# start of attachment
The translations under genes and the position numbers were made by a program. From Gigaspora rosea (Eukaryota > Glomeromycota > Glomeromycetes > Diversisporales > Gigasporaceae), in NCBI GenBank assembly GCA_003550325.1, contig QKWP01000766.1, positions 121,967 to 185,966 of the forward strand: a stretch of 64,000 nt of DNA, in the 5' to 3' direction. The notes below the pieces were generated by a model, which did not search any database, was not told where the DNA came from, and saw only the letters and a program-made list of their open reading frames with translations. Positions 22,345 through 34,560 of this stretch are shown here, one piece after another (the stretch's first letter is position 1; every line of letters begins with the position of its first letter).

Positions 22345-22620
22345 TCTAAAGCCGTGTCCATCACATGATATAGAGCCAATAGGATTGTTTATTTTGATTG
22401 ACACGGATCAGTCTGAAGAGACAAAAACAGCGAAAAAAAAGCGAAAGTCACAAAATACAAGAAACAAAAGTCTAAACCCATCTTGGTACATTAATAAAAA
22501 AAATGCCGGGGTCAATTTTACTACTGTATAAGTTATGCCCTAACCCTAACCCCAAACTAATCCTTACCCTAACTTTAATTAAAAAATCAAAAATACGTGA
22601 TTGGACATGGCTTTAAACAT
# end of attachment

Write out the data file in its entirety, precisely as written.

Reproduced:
The translations under genes and the position numbers were made by a program. From Gigaspora rosea (Eukaryota > Glomeromycota > Glomeromycetes > Diversisporales > Gigasporaceae), in NCBI GenBank assembly GCA_003550325.1, contig QKWP01000766.1, positions 121,967 to 185,966 of the forward strand: a stretch of 64,000 nt of DNA, in the 5' to 3' direction. The notes below the pieces were generated by a model, which did not search any database, was not told where the DNA came from, and saw only the letters and a program-made list of their open reading frames with translations. Positions 22,345 through 34,560 of this stretch are shown here, one piece after another (the stretch's first letter is position 1; every line of letters begins with the position of its first letter).

Positions 22345-22620
22345 TCTAAAGCCGTGTCCATCACATGATATAGAGCCAATAGGATTGTTTATTTTGATTG
22401 ACACGGATCAGTCTGAAGAGACAAAAACAGCGAAAAAAAAGCGAAAGTCACAAAATACAAGAAACAAAAGTCTAAACCCATCTTGGTACATTAATAAAAA
22501 AAATGCCGGGGTCAATTTTACTACTGTATAAGTTATGCCCTAACCCTAACCCCAAACTAATCCTTACCCTAACTTTAATTAAAAAATCAAAAATACGTGA
22601 TTGGACATGGCTTTAAACAT